Housing and Urban Development (HUD) Secretary Marcia Fudge plans to spend $5 billion under President Joe Biden’s American Rescue Plan (ARP) to fund 70,000 housing vouchers for homeless people between now and 2030.
“While most of us spent more time in our homes than we ever have, more than half a million Americans had to spend the last year either in crowded shelters or sleeping outside,” Fudge said when announcing the program. “With HUD’s swift allocation of this $5 billion in American Rescue Plan funding, we are providing communities the resources to give homes to the people who have had to endure the COVID-19 pandemic without one.”
Fudge’s HUD Department provided statistics to back her claims.
“The United States was facing a severe homelessness crisis even before the COVID-19 pandemic and the resulting economic crisis. On a single night in January 2020, more than 580,000 people experienced homelessness in the United States, a 2.2 percent increase from 2019,” according to a HUD fact sheet. “The American Rescue Plan provides robust funding to confront this crisis head on. Today, U.S. Department of Housing and Urban Development Secretary Marcia L. Fudge announced the allocation of $5 billion in American Rescue Plan funds for 70,000 Emergency Housing Vouchers (EHVs).”
The funds are “for individuals and families who are experiencing homelessness, at risk of homelessness, and fleeing or attempting to flee domestic violence or human trafficking. HUD estimates that these EHVs, paired with resources provided through the Emergency Solutions Grants and HOME Tenant-Based Rental Assistance from the CARES Act, will house 130,000 total families.”
Fudge announced the program during a May 17 Zoom conference call with Rep. David Price (D-N.C.), Sen. Patty Murray (D-Wash.), and two Democratic mayors, Eric Johnson of Dallas and Libby Schaaf of Oakland.
Price is chairman of the House Transportation, Housing, and Urban Development Appropriations Subcommittee, while Murray is a member of the related Senate panel.
In April, Fudge released a 15-page listing of communities that will receive funds from the $5 billion in ARP funds and how much each will get.
Los Angeles will receive nearly $100 million under the program, while San Francisco is slated for $18.7 million. Depending on how they are counted, as many as 60,000 of the nation’s homeless individuals live in those two California cities.
Chicago will get $71.2 million under the program, New York nearly $270 million, and Philadelphia $42 million.
The HUD EHVs provide federal funds paid directly to local landlords through public housing authorities, with the holder of the voucher paying the monthly difference between a property’s official rent and the subsidy amount listed on said voucher.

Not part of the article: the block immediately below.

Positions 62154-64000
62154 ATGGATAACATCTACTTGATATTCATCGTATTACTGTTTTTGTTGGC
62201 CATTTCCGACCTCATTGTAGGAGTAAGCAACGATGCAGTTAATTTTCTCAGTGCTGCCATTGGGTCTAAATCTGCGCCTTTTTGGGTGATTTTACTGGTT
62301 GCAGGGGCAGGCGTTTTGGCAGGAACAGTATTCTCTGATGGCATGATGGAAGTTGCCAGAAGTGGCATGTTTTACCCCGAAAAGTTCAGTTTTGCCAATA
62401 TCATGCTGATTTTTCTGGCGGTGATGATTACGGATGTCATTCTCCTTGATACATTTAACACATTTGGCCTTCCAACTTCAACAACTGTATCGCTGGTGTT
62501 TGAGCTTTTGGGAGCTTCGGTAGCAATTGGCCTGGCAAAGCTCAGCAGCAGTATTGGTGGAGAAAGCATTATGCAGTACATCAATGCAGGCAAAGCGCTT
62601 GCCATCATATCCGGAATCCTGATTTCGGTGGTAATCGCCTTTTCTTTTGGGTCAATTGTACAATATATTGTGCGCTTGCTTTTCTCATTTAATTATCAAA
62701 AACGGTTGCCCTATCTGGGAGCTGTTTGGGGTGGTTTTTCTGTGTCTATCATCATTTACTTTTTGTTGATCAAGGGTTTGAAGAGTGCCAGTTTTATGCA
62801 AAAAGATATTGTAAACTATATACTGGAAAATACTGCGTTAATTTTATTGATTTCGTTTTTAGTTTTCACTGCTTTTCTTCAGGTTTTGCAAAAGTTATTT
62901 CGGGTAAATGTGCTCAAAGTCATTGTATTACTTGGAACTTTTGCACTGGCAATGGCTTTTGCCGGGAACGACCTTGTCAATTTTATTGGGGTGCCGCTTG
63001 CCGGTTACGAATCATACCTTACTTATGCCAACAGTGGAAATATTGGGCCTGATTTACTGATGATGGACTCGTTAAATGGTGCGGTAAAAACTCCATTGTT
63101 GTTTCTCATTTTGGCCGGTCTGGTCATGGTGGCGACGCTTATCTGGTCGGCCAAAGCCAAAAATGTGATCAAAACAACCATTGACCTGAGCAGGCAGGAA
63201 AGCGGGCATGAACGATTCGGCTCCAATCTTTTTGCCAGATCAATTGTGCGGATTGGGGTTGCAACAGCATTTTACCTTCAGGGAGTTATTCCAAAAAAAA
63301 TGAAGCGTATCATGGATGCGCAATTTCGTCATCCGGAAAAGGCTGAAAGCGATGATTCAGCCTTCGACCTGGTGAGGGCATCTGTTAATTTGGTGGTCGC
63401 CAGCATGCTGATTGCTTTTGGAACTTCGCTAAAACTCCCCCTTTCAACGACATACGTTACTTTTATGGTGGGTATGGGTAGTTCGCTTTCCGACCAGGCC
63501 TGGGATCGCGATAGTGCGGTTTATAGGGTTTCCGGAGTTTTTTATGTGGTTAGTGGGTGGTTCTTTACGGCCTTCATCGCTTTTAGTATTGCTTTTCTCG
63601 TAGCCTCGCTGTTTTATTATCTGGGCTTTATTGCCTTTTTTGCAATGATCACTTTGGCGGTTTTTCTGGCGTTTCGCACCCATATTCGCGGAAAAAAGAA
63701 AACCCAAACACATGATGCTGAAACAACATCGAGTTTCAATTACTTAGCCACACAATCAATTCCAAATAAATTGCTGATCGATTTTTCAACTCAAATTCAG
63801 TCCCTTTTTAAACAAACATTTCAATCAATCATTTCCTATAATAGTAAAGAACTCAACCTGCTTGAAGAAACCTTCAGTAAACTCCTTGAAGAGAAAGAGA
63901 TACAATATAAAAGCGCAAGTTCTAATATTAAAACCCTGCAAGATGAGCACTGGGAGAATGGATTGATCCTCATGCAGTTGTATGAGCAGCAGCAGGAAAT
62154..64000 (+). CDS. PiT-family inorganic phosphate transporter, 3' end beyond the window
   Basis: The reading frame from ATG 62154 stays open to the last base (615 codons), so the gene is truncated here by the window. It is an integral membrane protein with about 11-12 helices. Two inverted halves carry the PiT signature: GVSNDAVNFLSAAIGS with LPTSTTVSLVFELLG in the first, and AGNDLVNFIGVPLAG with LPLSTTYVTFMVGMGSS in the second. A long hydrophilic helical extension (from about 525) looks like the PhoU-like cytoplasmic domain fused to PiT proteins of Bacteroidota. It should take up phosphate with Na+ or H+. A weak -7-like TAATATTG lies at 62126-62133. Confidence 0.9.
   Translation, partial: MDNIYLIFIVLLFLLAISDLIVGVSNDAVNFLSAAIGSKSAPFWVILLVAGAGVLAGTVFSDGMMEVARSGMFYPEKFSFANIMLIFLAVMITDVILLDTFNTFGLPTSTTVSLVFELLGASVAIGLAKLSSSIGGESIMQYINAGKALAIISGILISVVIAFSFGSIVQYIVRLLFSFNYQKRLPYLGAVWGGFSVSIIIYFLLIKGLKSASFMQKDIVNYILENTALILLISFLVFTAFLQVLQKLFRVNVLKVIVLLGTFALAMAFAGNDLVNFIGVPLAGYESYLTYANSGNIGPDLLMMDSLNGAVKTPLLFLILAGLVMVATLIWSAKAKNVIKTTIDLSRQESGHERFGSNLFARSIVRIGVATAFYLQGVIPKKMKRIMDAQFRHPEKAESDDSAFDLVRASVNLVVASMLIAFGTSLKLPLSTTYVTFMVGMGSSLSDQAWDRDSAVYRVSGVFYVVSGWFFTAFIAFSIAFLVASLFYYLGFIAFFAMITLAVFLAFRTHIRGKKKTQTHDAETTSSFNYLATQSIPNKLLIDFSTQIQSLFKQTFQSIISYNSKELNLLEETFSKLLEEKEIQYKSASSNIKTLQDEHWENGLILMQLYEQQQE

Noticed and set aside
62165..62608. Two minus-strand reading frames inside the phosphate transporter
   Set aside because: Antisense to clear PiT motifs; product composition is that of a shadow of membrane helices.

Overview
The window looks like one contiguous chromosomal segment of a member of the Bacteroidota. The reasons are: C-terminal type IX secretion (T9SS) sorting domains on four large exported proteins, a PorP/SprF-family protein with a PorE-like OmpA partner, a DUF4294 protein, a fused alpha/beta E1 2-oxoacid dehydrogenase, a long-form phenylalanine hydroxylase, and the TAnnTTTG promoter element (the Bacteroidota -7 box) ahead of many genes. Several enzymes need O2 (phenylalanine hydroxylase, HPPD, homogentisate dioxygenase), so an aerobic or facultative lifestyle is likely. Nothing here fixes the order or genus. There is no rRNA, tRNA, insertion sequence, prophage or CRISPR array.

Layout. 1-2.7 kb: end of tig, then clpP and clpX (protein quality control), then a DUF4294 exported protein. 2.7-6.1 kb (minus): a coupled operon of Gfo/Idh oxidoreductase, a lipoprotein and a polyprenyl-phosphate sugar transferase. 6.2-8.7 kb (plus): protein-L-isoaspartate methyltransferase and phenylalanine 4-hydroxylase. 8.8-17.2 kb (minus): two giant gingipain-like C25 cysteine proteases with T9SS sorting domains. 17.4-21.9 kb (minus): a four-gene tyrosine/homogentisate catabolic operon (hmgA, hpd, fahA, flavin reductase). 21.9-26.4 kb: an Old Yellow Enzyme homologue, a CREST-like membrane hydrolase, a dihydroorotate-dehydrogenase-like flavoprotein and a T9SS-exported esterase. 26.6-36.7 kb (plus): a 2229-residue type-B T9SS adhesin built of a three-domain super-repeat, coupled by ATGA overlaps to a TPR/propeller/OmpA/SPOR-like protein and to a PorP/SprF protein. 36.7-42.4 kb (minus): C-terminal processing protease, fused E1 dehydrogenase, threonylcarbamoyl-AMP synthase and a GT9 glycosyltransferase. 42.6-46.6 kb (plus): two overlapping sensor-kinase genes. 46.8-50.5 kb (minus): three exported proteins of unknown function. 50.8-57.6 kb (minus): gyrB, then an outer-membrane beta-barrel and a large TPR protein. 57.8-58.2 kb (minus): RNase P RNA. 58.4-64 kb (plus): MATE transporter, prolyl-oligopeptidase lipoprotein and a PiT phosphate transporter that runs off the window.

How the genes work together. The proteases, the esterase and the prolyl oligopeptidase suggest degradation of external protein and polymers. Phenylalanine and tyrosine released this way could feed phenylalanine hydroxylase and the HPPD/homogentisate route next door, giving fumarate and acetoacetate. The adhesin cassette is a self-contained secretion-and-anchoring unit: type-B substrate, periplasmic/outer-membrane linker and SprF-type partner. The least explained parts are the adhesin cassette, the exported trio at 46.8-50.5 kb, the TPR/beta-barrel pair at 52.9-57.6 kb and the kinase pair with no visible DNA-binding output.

It was unclear, however, how long each of the EHVs issued under the program will provide housing assistance for recipients, or how much of the $5 billion will be consumed by the federal government’s administrative bureaucracy at HUD.
A HUD spokesman referred The Epoch Times to the fact sheet for clarification on those two questions, but the document didn’t address them.
The HUD announcement is the latest of President Joe Biden’s spending programs aimed at the nation’s public housing communities, though the use of EHVs in the $5 billion initiative marks a different approach from previous programs.
Biden’s American Jobs Plan (AJP) directs $40 billion to rebuilding the country’s public housing infrastructure.
“Years of disinvestment have left our public housing in disrepair. President Biden is calling on Congress to invest $40 billion to improve the infrastructure of the public housing system in America,” the Biden White House said in a March 31 fact sheet on the AJP. “This funding will address critical life-safety concerns, mitigate imminent hazards to residents, and undertake energy efficiency measures which will significantly reduce ongoing operating expenses.”
But Biden’s $40 billion could be just the opening salvo in a costly series of federal efforts to rebuild and revitalize the nation’s 1.1 million public housing units managed by more than 3,000 public housing authorities, according to the Manhattan Institute’s Michael Hendrix.
“This is roughly 14 times the federal government’s current capital spending on public housing agencies, and it’s likely just the beginning,” Hendrix wrote in a May 10 analysis published by Governing Magazine.
“Senate Majority Leader Chuck Schumer [D-N.Y.] is now demanding at least $80 billion in federal public housing funds. But why stop there: Sen. Bernie Sanders [I-Vt.] and Rep. Alexandria Ocasio-Cortez [D-N.Y.] have joined other progressive activists calling for a Green New Deal for Public Housing costing as much as $172 billion—or $230,000 per unit—to retrofit public housing for energy efficiency and greenlight new projects.”
But unlike the EVHs that indirectly provide funds to individuals, the bulk of the new spending will go to preserve a public housing system that Hendrix contends is “perpetually in disrepair, shoddily managed and actively harmful to the well-being of tenants while doing little to integrate residents into their economy or community.”
“These are not failures of funding alone, but inescapable flaws of public housing itself, which robs Americans of safe and equitable choice for shelter. Instead of, say, spending nearly a quarter of a million dollars per unit on green schemes for public housing, why not fully fund America’s housing vouchers?” he said.
Congressional correspondent Mark Tapscott may be contacted at email@example.com